Filed under: Better Soccer Coaching Blog Guests, Dave Clarke, Soccer Coaching, Soccer Fitness, Soccer News, Soccer Refereeing, Soccer Skills, Soccer Team Management, Soccer Training | Tags: behaviour, coach, parents, players, relationships, respect
Respect is at the center of the player-coach relationship. With a setting that is based on respectful behavior, all members of a team can thrive. A parent’s role in helping a child to have a good relationship with a coach is one of instruction, encouragement and support. Unless you, the parent, are the one doing the coaching, it’s not possible to control how the coaching is handled. However, you can work to provide positive support that will enable a child to have a good experience.
Although children at different levels have different physical and behavioral abilities, it’s always possible to teach respect. Important aspects of respectful behavior include paying attention when the coach speaks or models a skill, listening without interrupting, following directions, trying new skills and asking questions in a polite manner. Additionally, respectful behavior involves not being distracted by other kids. Simple use of polite words and behaviors can also help form a positive relationship. Teach your child to thank the coach for his time at the end of practice.
A young child can stray off task easily, and distractions are common in early league levels. However, coaches working with young children are generally trained to keep activities shorter to accommodate age-related needs. As children grow older, more attentive behavior can be expected as longer drills and activities are provided. Help a child to enjoy a good relationship with coaches at any level by reinforcing respectful behavior with encouraging words. Correct your child when inappropriate behavior is observed, and be sure to praise positive behavior.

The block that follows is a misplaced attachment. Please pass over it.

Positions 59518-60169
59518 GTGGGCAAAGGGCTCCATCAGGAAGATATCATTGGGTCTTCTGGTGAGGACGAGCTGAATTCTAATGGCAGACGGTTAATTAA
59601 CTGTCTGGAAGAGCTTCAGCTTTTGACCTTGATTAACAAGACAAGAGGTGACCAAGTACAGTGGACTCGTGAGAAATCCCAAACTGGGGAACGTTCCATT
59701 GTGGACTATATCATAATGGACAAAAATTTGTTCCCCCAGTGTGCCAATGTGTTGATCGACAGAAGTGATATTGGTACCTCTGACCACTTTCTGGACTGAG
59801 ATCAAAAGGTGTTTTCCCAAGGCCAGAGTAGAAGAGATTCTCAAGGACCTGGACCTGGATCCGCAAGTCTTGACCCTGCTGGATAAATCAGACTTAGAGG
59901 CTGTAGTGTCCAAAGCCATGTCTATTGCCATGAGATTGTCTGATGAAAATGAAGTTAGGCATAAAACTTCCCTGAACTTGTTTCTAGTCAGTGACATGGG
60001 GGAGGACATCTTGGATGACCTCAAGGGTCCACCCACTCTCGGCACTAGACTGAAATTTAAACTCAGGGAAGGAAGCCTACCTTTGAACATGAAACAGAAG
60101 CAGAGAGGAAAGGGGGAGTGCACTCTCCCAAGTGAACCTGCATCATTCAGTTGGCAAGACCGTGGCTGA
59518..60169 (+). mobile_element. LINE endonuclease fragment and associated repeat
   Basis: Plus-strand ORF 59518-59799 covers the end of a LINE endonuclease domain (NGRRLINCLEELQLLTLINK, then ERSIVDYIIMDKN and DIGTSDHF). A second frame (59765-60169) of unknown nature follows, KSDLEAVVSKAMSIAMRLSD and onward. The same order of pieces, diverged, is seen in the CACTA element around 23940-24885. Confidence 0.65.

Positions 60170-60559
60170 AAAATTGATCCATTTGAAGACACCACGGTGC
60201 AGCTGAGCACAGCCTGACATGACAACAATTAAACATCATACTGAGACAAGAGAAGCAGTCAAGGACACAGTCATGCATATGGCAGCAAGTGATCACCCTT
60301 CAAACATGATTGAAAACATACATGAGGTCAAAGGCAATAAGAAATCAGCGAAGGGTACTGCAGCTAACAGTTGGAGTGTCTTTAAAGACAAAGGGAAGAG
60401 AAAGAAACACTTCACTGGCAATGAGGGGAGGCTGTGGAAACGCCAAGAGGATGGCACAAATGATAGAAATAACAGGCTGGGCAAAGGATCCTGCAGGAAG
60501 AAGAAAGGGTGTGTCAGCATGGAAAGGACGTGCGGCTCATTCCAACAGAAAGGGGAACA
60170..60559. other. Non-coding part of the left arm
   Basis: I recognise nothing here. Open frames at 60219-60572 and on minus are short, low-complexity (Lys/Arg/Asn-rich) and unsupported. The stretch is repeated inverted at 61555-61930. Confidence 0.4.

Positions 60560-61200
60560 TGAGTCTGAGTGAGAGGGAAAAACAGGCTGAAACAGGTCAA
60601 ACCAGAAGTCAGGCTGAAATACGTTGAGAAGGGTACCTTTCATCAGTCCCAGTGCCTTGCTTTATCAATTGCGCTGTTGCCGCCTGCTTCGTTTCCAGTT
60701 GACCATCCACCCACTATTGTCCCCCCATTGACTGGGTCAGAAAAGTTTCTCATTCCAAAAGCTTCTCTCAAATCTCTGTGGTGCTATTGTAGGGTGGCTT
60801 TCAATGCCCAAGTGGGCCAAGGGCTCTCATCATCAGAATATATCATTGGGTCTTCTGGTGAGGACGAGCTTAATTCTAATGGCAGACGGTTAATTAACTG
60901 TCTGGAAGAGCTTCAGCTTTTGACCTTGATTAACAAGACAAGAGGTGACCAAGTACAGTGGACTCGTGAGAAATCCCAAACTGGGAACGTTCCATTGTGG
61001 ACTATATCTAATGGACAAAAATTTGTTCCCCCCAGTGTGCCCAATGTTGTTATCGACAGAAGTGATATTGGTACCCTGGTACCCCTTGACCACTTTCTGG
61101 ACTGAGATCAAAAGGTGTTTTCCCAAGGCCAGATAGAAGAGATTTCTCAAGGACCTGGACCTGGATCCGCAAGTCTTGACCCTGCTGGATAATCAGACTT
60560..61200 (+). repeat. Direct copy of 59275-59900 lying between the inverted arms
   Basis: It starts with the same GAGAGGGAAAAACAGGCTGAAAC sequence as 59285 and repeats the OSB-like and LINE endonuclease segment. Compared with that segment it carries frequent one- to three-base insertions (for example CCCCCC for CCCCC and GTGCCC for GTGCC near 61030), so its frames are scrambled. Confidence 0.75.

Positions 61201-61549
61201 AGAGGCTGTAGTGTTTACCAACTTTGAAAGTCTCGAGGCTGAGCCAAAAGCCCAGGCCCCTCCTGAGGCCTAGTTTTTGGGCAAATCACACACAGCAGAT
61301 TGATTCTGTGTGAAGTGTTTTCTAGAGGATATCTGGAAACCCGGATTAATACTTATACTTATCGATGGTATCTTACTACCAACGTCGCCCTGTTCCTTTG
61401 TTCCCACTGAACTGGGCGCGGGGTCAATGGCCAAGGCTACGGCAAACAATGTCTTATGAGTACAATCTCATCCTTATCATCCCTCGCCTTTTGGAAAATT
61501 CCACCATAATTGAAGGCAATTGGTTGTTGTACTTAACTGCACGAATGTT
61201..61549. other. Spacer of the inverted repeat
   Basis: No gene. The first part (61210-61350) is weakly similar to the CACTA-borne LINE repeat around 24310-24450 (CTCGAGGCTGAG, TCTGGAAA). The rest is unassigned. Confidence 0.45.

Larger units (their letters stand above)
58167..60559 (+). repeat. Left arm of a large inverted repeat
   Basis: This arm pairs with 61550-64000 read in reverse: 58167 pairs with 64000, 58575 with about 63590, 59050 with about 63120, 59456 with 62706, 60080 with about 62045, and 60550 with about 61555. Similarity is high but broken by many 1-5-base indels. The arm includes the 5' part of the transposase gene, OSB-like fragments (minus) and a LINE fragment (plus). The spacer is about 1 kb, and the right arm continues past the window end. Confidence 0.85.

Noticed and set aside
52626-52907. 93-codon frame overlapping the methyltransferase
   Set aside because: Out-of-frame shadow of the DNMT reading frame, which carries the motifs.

Model Respectful Behavior
Your child doesn’t have control over his arrival time. Being late to practices and games can create problems for the coach, and it’s on you to make sure your child arrives on time. The team can also suffer if multiple kids are late or absent. Good communication from a parent can help. Let your child’s coach know if he will be absent or late. Make it a point to be on time for official activities. Follow through on commitments to the team, especially those involving things like after-game snacks or important forms.
A parent who expects a child to show respect for an authority figure like a coach must also model such behavior. If you bad-mouth the coach’s style, decisions or other actions, your child may assimilate some of these same sentiments into his own behavior. If he perceives negativity on the part of Mom or Dad, he may feel that he is justified in acting out or criticizing on his own.
No coach is perfect, and parents often disagree about a coach’s decisions. However, helping a child to have a positive experience means that it’s important to avoid attacking his coach publicly or privately. This can be tough, especially if there is a perception that the coach hasn’t treated a child fairly. However, it’s important to remember the power you have as a role model.
Act in a Supporting Role
Coaches often appreciate the availability of parents during practices and games. Having a parent available makes it possible to quickly deal with serious behavioral issues. Additionally, having a few parents help out can lighten the duties of the coach by making it easier to manage drills and other administrative tasks. Consider volunteering as a team parent and assisting a coach in coordinating distribution of team notices, uniforms or fundraising materials. Demonstrate a willingness to help set an example for a child while supporting the coach. Parental support can do a lot to keep a child’s relationship with the coach positive.
Dealing with Differences
It’s important to realize that no matter how attentive and cooperative a child is, the player-coach relationship is two-sided. There will be times when a parent may not agree with how a play is handled, where a child is positioned, or when a child has to sit out for a play (or longer). An unintended slight can lead to a negative relationship between parents, players and coaches. It’s important to address concerns directly with the coach. Similarly, teach a child to ask questions respectfully if he disagrees with how a situation has been handled. Help your youngster understand that the coach is the leader and has the responsibility for decision-making. It’s important not to over-exaggerate small issues. At the same time, a pattern of oversights may require some private discussion.